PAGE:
Review by Rog The Frog Billerey-Mosier
Review date: 12/2002
2. In My Time Of Need
3. Death Whispered A Lullaby
5. Hope Leaves
6. To Rid The Disease
7. Ending Credits
It may not be the most stunning endorsement when the first thing that pops into mind is, "Well, at least I could sit through this record." By now, most of you are aware of Opeth's rise to prominence, strangely built on a series of meandering, pointless releases. The latest chapter(s) of their saga has found them splitting their personality into two separate releases. Deliverance, released last year, was composed strictly of the band's heavier material and was a completely tedious listen. In fact, I don't think I could force myself to sit through the entire record once. Meanwhile, 2003's Damnation is a completely low-key, mellow affair that allows the band to finally try something new and perhaps even attempt to live up to the definition of term "progressive". After all, "progressive", at least to me, suggests a band progresses from release to release and frankly, Opeth has spit out retread after retread for quite a few years now. Damnation is honestly the first album since Morningrise to suggest the band is willing to take a step.
Unfortunately, the album really isn't terribly enthralling, despite at least being pleasant to sit through.
The eight songs of Damnation are all quite easy on the ears and provide suitable background music if you are reading a novel or grooming your cat. In fact, you may find yourself petting and tending to your cat longer than normal since this album will lull you quite so. Your cat may appreciate multiple listens of this album. The biggest problem with Damnation is that despite having a wonderfully warm and lush production (courtesy of essentially adjunct member Steven Wilson), the songs are a bit pedestrian. Anyone who has listened to a handful of prog-rock records from the 70s will probably recognize all the elements and say, "Golly, I think I've heard this before. Now where's Kitty?" Mikael Akerfeldt's clean singing is adequate, but comes across somewhat flat in tone. It's as though he's not terribly enthused about the project either. Opeth seems unwilling to captivate their audience.
Granted, I have played this album considerably more than anything they've released in quite some time. It is nice to see the band attempt to step outside their incredibly formula-ridden music, but there are countless other current acts that will find my attention. Damnation is simply just "there" and never provides enough allure to excite me. Besides, I have just about the entire Porcupine Tree catalogue. No need for a Swedish offshoot.
Review by John Chedsey
Review date: 04/2003
1. Ghost Of Perdition
2. The Baying Of The Hounds
3. Beneath The Mire
5. Reverie / Harlequin Forest
6. Hours Of Wealth
7. The Grand Conjuration
8. Isolation Years
After a lackluster pair of albums united by both a conceptual dichotomy and a singular absence of inspiration and songwriting oomph, Opeth finally shed the stultifying onus of Steve Wilson and released an album worthy of their past. Leaving behind most of the soporific Porcupine Tree leanings that polluted Damnation and Deliverance, Åkerfeldt and company hired a full-time keyboard player, ate a wheelbarrow of broken glass, and wrote a handful of superb songs that simply refuse to be played only once.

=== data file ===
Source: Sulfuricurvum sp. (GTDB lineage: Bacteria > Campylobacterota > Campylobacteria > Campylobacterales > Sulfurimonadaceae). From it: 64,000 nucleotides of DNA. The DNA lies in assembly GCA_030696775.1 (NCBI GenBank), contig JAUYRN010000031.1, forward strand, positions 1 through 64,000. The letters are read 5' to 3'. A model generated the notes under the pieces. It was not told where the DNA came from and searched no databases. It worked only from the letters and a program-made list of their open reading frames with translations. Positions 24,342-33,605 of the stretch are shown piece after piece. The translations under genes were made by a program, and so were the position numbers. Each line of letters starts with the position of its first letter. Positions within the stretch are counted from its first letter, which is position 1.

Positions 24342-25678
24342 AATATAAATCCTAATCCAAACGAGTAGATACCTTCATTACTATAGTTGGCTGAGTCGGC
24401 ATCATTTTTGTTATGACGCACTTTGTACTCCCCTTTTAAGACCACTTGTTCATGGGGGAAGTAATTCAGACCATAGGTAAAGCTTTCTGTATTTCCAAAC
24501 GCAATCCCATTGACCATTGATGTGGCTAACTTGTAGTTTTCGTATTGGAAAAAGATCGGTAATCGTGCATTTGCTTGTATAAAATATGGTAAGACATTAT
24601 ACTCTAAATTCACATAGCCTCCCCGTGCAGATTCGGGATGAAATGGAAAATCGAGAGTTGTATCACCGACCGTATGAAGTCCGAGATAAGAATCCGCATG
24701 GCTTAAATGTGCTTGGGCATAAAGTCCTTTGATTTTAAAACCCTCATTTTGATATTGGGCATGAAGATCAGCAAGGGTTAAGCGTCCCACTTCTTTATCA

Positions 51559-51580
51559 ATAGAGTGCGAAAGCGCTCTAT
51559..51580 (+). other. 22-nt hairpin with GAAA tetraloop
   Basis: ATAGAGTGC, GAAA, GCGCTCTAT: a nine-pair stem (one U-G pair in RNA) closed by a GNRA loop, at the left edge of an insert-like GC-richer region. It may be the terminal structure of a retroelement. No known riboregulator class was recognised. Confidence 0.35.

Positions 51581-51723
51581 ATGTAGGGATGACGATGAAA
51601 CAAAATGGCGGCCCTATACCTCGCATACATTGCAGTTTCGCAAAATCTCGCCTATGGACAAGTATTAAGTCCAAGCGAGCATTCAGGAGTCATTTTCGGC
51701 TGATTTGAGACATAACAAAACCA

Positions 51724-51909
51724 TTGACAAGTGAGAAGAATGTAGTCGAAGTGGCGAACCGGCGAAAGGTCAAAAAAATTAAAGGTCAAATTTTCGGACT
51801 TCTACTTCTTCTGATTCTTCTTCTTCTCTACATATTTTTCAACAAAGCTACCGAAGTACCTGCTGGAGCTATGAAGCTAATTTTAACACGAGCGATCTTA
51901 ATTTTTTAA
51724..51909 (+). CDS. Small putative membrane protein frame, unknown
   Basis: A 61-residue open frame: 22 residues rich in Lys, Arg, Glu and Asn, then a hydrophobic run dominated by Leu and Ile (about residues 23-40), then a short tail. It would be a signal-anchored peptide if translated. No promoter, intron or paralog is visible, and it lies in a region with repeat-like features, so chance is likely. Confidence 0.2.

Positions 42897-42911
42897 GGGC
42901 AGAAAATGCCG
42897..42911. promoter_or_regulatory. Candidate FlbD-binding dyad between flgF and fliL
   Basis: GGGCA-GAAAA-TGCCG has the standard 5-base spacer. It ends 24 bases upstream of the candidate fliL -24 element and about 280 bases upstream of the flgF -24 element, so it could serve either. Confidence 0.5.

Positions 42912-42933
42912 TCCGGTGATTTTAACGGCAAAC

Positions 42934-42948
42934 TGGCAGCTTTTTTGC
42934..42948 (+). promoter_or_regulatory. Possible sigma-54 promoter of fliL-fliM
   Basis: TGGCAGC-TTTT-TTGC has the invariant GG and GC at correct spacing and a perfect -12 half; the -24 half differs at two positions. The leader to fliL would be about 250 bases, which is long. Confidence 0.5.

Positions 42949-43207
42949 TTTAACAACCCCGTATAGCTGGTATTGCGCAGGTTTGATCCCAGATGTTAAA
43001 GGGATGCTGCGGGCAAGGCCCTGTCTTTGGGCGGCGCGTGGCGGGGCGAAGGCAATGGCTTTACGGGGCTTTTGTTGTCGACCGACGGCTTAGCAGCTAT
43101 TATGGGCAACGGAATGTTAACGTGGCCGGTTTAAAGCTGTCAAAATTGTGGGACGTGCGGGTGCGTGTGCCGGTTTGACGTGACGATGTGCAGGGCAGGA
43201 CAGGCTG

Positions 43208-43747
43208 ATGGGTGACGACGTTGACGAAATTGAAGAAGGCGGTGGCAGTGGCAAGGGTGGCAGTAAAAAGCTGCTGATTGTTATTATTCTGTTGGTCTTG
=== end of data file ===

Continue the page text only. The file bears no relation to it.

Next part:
Sure, they're set in their ways, and other than the vintage (and discreet) keyboard tones and a couple of somewhat unusually happy-sounding vocal melodies, there's very little truly new material here. Whether that's a deplorable sign of creative sclerosis or a comforting fact of life from a mature band is subject to debate; but while bands suffering from acute forms of Iron Maiden syndrome should undoubtedly be laughed out of record labels' offices, such isn't yet the case for Opeth, who can still write plenty of remarkable material when they put their minds to it.
If you're familiar with Opeth, Ghost Reveries will sound very familiar (if you're not, go listen to Still Life a few times and come back when you're done). The growls are superb and terrifying, the clean vocals show Åkerfeldt's continuing commitment to improving his singing (although I'd suggest taking singing lessons for a few months and abbreviating the process considerably, but that's another story), and the riffs are exciting, coherent, melodic, and would make a mannequin bang its stuffed head in the dressing room for hours on end.
Sure, the mellow sections towards the end of the record suffer from typical Opeth sameness and could have been yanked out entirely to the album's benefit, but at least they have the decency to stay away from Porcupine Tree-style coma-inducing riffage. There's also a hair of excessive repetition here and there, as always, but overall the song structures are much crisper than they were on Deliverance (could Opeth actually be editing their songs?!).
That being said, this is Opeth's best album since Still Life, and it's crammed full of melodic gems, fun riffs, fantastic bass playing (hats off to Martin Mendez and the mix on that count - the bass lines are superb and very upfront throughout the record) and compelling songs. Metal album of the year? You betcha.
Review by Rog The Frog Billerey-Mosier
Review date: 11/2005